Discover Capital Grant—The Discover Capital grant is awarded annually to freshmen and transfer students who are admitted to the university and who *Based on full-time status each term receiving assistance. are legal residents of a state other than Ohio. This $1,000 award is renewable with a minimum cumulative GPA of 2.0 and are made to students for a maximum of eight fall or spring semesters (four years).

Lutheran Heritage Awards—These scholarships are awarded to freshmen and transfer students who meet admission guidelines. This $1,000 award is renewable with a minimum cumulative GPA of 2.0 and for a maximum of 8 fall and spring semesters (four years).

Music Composition Award—Awarded to full-time Conservatory majors for competence in music composition as demonstrated in the audition.

Music Grants—These awards are available to full-time Conservatory majors on the basis of performance level with their primary instrument. Music grants are awarded for exceptional performance with the primary instrument or on the basis of needed instruments/vocal areas within the Conservatory. The recipient is required to continue with the primary instrument. Music grants are awarded for a maximum of eight fall and spring semesters (four years) and are renewed based on a student’s performance within the Conservatory.

Music Scholarships—These awards are available to full-time Conservatory majors on the basis of academic record and musical performance with the primary instrument. Music Scholarships are renewable and are awarded for a maximum of eight fall and spring semesters (four years), provided the student maintains a 2.0 GPA and satisfactory progress in the Conservatory program.

Partners-in-Education Grants—These grants are for students attending Capital on a full-time basis and who are members of a participating Evangelical Lutheran Church in America parish. Capital will match congregation contributions of up to $500 per year. Students must contact their congregation each year to identify if their church will participate.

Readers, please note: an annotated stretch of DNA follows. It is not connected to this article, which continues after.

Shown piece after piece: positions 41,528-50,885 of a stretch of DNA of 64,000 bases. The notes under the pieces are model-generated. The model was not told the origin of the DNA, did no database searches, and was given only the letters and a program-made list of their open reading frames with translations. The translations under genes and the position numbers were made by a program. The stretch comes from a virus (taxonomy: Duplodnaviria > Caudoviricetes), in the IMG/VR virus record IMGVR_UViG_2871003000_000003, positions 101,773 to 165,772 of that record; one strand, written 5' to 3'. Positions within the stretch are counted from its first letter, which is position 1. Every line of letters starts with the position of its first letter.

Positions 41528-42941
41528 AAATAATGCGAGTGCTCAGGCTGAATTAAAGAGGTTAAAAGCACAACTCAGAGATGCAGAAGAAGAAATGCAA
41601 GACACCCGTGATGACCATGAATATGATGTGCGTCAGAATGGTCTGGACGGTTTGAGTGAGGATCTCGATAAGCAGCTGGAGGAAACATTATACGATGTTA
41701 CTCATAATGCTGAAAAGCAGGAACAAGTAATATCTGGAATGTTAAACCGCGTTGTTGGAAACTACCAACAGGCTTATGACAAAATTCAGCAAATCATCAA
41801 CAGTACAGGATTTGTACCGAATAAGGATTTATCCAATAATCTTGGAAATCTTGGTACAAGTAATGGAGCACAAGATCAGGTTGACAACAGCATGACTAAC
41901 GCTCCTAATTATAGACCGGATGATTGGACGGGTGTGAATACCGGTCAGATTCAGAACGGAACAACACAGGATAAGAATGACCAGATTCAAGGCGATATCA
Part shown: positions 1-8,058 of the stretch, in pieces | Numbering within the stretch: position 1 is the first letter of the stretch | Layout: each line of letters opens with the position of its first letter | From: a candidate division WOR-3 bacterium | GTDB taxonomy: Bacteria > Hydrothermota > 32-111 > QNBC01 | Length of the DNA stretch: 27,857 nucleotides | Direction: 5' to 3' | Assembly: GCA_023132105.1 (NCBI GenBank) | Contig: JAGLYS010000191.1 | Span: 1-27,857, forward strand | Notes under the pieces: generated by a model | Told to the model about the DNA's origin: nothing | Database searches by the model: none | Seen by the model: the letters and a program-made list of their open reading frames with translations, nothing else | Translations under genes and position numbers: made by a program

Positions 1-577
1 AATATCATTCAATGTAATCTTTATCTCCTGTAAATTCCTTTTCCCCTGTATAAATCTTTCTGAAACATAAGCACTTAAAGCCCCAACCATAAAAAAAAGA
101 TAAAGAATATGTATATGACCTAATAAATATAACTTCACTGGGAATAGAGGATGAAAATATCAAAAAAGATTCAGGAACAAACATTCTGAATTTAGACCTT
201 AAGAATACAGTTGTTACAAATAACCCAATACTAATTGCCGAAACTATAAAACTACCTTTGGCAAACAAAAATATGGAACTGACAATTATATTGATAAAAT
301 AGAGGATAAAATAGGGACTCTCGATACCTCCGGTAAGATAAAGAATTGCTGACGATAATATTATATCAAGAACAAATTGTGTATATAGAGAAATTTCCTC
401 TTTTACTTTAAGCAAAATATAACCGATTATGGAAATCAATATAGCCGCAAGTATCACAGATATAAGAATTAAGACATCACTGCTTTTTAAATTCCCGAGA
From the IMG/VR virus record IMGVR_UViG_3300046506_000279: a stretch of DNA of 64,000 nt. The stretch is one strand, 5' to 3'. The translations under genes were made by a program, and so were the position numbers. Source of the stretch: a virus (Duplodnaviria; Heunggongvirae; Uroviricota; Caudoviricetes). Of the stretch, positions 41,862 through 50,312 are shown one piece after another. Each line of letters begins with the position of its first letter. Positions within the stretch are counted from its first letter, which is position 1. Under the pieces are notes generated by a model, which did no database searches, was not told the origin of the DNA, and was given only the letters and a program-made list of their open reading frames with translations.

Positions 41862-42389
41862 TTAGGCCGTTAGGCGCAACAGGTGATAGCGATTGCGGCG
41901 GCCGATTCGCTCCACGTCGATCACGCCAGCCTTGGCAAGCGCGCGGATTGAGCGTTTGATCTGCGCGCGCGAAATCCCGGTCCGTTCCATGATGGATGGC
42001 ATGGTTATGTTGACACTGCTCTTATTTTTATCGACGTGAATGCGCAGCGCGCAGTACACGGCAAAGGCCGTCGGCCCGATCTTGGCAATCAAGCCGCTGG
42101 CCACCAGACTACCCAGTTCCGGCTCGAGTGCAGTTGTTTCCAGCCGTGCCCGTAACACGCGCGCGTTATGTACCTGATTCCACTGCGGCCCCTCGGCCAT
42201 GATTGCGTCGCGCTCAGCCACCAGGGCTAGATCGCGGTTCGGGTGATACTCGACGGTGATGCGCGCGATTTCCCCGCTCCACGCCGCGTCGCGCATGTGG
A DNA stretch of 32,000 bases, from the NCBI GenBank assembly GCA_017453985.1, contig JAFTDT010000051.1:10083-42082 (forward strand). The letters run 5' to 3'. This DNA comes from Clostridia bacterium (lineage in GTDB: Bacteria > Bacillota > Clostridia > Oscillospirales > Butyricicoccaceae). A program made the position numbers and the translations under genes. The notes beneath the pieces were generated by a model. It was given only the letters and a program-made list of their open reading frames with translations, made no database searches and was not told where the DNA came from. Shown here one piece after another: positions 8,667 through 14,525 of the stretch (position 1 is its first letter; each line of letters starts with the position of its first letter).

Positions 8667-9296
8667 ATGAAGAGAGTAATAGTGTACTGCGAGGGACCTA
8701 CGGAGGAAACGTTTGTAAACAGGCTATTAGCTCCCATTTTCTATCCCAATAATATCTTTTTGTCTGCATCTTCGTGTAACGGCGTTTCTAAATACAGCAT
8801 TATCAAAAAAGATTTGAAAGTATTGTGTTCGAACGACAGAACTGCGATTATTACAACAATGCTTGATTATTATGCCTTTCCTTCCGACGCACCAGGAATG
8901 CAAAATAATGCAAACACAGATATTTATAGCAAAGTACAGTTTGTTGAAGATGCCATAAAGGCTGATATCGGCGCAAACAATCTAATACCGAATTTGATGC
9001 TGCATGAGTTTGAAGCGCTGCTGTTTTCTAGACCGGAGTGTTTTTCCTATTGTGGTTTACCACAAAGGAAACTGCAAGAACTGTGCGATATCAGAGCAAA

Sibling Discount—Tuition awards made to students whose family has more than one full-time dependent undergraduate child attending Capital at the same time.

The Rev. Rufus S. Tarrant Grants—These special Capital-sponsored awards are made to eligible minority students based on high school record and ACT/SAT results. These grants use the same renewal criteria as Capital University Presidential Scholarships.

Endowed Scholarships

A number of endowed scholarships currently are available. Students are not required to apply for specific scholarships, but are selected based on the specifications established by the donors and student’s eligibility. Interested upper-class students must file the Free Application for Federal Student Aid (FAFSA) annually by April 15, while entering freshmen are considered based on their admission credentials and the FAFSA. The following foundations, churches, individuals and families have established scholarships or have been recognized by others who have established the scholarships in tribute to them. These endowed scholarships may replace other institutional aid from Capital University.

Ida Jane Aitken
C. John and H. Marian Albrecht
Martha A. Alcock
Helen Pugh Alcorn
Edward V. Aler
Harry and Katheryn S. Allensworth
Joanne Amstutz
Joyce Folk Ashbaugh
Fred and Pearl Asp
John and Margaret Atzinger
John W. and Elsie S. Bachman
Antoinette Lowry Barr
Martin H. and Verna Conklin Bartels
Loren and Dolores Beck
Nathan Siegel and Marian Dumond Beck
Ernest F. Bergener
Bernlohr Family
William F. and Ruth Bernlohr
Alvin E. Bey
Mary Alice Riggs Billow
Mr. & Mrs. George C. Bischoff
Josiah H. II and Joyce A. Blackmore
Doris R. and Marie E. Boldt
Harry Bowser
Douglas Mark Boyer
Daryl K. Brandt
Thomas H. Brinker
Virginia Stevens Britton
Dr. Harold W. Brockman
Arnold F. Bunge Jr.
James L. Burke
Leslie B. and Nina Callahan
Kathryn Klindworth Callaway
Carl and Irma Broadsword Campbell
Chesapeake
Class of 1954
Class of 1956
Class of 1957
Class of 1958
Class of 1959
Class of 1960
Coleman-Bond
The Columbus Foundation